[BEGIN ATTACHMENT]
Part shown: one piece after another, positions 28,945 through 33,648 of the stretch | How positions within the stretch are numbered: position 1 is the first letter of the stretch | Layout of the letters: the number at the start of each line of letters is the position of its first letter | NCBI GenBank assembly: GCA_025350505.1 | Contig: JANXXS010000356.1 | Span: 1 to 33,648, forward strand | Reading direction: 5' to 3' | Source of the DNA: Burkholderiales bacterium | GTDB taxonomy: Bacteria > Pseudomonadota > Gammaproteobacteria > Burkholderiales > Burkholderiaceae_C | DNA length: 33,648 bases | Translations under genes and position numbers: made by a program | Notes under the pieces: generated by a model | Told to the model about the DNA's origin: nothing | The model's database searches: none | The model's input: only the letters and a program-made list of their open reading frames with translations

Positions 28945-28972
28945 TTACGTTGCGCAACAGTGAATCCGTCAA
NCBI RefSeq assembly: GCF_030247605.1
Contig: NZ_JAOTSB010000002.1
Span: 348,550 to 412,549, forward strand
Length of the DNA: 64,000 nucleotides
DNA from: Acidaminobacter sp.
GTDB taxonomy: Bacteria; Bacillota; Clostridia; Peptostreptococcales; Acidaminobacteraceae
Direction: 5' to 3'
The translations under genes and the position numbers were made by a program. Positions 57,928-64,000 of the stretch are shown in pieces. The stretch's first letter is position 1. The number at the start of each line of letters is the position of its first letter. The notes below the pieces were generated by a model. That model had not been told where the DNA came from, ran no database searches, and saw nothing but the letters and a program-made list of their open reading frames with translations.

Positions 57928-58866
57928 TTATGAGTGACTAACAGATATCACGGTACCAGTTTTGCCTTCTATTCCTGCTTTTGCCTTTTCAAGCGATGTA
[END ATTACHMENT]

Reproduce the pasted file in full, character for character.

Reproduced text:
Part shown: one piece after another, positions 28,945 through 33,648 of the stretch | How positions within the stretch are numbered: position 1 is the first letter of the stretch | Layout of the letters: the number at the start of each line of letters is the position of its first letter | NCBI GenBank assembly: GCA_025350505.1 | Contig: JANXXS010000356.1 | Span: 1 to 33,648, forward strand | Reading direction: 5' to 3' | Source of the DNA: Burkholderiales bacterium | GTDB taxonomy: Bacteria > Pseudomonadota > Gammaproteobacteria > Burkholderiales > Burkholderiaceae_C | DNA length: 33,648 bases | Translations under genes and position numbers: made by a program | Notes under the pieces: generated by a model | Told to the model about the DNA's origin: nothing | The model's database searches: none | The model's input: only the letters and a program-made list of their open reading frames with translations

Positions 28945-28972
28945 TTACGTTGCGCAACAGTGAATCCGTCAA
NCBI RefSeq assembly: GCF_030247605.1
Contig: NZ_JAOTSB010000002.1
Span: 348,550 to 412,549, forward strand
Length of the DNA: 64,000 nucleotides
DNA from: Acidaminobacter sp.
GTDB taxonomy: Bacteria; Bacillota; Clostridia; Peptostreptococcales; Acidaminobacteraceae
Direction: 5' to 3'
The translations under genes and the position numbers were made by a program. Positions 57,928-64,000 of the stretch are shown in pieces. The stretch's first letter is position 1. The number at the start of each line of letters is the position of its first letter. The notes below the pieces were generated by a model. That model had not been told where the DNA came from, ran no database searches, and saw nothing but the letters and a program-made list of their open reading frames with translations.

Positions 57928-58866
57928 TTATGAGTGACTAACAGATATCACGGTACCAGTTTTGCCTTCTATTCCTGCTTTTGCCTTTTCAAGCGATGTA